Thursday, July 20, 2017

1st Fishing Trip

My Cochin chicken hobby and my apple orchards have kept me busy this summer. Also a lot of wet weather have all contributed to the late start to my fishing trips. This morning a little after 6 o'clock I parked at the Crippled Turtle section of Licking Creek.  I was disappointed to find a large swath of the creek bank mowed where I usually start fishing with a gas grill, various lawn chairs, and a concrete block fireplace.  I guess the owners of the land discovered what a beautiful spot they had and decided to enjoy it.

I have never caught many bass and no large ones along this stretch of the creek, but the isolation drew me back year after year. I waded upstream a bit from the campsite and fished for several hours only catching a handful of small smallmouth, but I did see a Great Blue Heron and an Osprey which made the trip worthwhile.

By the looks of his tail this little fella had a close call with a predator.
As the years roll by I seem to lose more and more fishing spots and never find new ones.

Friday, July 7, 2017

More Bear Damage

The bear have broken a limb off my Adirondack crab and a Keifer pear.  The damage isn't too severe and although they will be a little misshapen they will recover and put out new growth.

My Ashmead's Kernel is loaded with apples this year and am holding my breath that the bear doesn't decide to help himself to the fruit.



Thursday, June 22, 2017

Random Pics from around the Homestead

A hot and humid afternoon gives me a chance to share some pics with you.

Our hive swarmed a few weeks ago. A new Queen bee must have hatched. When this happens the old Queen takes part of the hive and leaves.  She flew to that branch and was soon covered with several thousand bees.  Scout bees flew out in all directions in search of a new home. When one of them finds what it judges to be a suitable home it returns to the swarm and leads them to their future hive.  This will reduce our amount of honey that we can harvest this fall but that's OK. Our purpose for having bees is to help their population grow and a new "wild" hive will do just that.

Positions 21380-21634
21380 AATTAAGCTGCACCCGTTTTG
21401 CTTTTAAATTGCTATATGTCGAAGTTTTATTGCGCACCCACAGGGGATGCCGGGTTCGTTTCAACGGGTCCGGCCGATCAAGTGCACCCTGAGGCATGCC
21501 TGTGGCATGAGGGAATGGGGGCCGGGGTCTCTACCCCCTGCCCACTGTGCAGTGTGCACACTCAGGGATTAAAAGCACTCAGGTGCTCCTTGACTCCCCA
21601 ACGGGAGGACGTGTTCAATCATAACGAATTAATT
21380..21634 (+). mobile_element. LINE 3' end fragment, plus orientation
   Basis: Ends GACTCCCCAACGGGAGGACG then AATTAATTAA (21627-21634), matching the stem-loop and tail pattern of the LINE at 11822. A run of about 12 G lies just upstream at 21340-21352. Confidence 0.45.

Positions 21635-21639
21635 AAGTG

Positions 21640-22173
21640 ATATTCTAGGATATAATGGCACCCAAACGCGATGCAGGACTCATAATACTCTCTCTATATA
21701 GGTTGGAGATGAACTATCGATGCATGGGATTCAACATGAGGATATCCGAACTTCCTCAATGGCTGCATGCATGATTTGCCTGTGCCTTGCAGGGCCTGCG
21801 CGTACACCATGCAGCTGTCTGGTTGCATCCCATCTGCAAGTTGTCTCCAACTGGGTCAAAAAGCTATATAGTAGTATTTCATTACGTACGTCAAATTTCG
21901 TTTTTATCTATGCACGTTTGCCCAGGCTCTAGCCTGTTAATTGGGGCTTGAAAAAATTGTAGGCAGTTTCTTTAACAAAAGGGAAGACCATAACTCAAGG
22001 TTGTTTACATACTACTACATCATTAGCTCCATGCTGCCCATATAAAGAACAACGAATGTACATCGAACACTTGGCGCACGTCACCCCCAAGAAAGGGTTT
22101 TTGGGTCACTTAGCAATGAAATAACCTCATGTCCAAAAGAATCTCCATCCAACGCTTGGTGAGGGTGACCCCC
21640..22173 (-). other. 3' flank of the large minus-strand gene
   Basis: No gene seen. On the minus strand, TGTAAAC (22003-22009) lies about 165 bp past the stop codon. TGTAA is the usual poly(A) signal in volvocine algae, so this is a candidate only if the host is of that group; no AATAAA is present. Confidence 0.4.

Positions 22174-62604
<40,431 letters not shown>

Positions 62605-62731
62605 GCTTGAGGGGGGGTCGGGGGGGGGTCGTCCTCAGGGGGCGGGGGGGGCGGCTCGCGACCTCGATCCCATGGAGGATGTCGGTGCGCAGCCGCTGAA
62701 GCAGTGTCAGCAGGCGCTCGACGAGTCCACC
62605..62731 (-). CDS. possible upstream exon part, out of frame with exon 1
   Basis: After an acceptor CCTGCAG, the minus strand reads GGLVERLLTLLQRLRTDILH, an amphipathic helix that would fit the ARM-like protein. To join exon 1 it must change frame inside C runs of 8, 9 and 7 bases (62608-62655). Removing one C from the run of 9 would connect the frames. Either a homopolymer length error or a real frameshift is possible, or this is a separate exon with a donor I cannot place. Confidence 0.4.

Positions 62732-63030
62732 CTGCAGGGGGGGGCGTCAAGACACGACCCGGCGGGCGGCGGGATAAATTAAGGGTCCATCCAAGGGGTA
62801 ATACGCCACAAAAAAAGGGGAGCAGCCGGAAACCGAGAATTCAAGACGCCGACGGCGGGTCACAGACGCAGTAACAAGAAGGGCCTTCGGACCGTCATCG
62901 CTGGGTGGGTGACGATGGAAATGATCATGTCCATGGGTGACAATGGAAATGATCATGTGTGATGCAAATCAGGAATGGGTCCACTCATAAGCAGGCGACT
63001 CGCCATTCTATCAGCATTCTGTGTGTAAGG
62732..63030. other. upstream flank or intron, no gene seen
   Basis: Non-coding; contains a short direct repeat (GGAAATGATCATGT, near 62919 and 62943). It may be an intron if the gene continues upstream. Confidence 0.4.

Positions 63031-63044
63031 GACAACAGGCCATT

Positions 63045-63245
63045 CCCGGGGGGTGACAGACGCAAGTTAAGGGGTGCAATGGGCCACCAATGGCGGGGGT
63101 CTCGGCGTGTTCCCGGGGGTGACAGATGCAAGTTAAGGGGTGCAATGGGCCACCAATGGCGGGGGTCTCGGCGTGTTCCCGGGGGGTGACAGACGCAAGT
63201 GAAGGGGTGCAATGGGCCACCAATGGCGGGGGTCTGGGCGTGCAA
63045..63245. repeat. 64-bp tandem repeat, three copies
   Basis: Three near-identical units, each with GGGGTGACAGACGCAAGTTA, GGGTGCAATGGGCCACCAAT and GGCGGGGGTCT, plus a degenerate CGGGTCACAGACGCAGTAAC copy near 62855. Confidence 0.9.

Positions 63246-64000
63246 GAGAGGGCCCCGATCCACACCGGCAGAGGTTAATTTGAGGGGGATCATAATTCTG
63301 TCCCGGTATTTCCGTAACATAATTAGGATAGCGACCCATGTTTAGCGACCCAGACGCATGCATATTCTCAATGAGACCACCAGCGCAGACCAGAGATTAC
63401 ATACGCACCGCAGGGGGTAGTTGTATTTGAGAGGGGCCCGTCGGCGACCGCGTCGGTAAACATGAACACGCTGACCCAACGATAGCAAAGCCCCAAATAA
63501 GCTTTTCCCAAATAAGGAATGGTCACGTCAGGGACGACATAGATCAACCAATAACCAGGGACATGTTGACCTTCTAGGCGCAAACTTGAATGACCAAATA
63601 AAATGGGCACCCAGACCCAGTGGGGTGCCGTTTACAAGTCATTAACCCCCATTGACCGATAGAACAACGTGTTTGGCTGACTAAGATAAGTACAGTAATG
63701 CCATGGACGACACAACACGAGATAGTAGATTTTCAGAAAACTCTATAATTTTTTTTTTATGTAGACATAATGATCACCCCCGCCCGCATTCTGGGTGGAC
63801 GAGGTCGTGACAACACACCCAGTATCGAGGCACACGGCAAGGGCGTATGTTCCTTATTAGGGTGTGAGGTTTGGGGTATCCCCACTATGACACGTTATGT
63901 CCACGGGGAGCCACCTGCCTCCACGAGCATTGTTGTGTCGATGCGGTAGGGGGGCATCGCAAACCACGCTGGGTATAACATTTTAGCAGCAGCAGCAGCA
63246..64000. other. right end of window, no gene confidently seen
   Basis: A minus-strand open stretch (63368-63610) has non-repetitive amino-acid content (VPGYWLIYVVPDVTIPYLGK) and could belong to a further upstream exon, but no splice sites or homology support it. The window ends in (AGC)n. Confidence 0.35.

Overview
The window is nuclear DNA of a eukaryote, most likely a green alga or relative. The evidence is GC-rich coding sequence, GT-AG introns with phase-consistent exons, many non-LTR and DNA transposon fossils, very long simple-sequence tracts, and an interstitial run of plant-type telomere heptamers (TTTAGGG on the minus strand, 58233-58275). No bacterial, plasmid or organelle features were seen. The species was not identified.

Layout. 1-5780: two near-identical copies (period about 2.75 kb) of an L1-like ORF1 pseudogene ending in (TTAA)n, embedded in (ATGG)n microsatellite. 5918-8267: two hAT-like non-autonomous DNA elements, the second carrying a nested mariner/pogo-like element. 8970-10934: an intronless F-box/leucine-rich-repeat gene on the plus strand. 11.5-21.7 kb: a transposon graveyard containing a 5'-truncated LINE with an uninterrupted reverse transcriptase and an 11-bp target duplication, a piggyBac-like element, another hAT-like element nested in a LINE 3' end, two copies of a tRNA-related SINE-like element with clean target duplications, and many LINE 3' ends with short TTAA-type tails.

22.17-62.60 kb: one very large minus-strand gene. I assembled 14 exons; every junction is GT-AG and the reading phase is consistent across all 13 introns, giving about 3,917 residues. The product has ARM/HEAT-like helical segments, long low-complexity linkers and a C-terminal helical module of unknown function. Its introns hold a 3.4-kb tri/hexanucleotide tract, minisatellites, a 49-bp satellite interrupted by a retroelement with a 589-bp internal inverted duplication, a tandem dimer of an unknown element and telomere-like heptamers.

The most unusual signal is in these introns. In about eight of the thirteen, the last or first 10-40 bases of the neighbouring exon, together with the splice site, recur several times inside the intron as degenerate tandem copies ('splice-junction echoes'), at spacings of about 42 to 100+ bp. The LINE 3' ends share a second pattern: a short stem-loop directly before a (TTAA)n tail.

Dragonflies fascinate me. The most efficient predator on earth, if they had a 6 foot wingspan they would rule the world. Their success ratio when on the hunt runs from 90 to 95%.  Their 4 wings can move independently allowing them to fly forward, backward, sideways and up and down.  But the most fascinating fact is how they capture their prey. All other predators chase their prey, but a dragonfly can calculate where their prey is heading and intercept it in flight. Man is the only other creature on earth with that ability. To me that makes them incredible creatures.


Even with the bear damaging several of my birdboxes I'm still having a very successful year, with Bluebirds, Chickadees, Tree Swallows and Wrens hatching chicks.

My apple trellis is going to give me a taste of several different varieties this year, with names like Kidd's Red Orange, Keener's Seedling, Swiss Limbertwig, Pixie Crunch, and Crimson Gold.

My Cochin bantam breeding hobby is going great guns this summer with 50+ chicks hatched so far. I've sold a few and culled a few but will be keeping most until fall to see how they mature before deciding who to keep and who to sell.

Wednesday, June 7, 2017

Apple porn and Bear damage

It's a long time till fall and  a lot can happen, but it looks like I'll be tasting some apples this fall.

Liberty, a modern disease resistant apple.

Galarina, another modern disease resistant apple bred in France.
Antonovka a winter hardy Russian apple used mostly for cooking.
An Eastman Sweet. A heirloom variety from New England.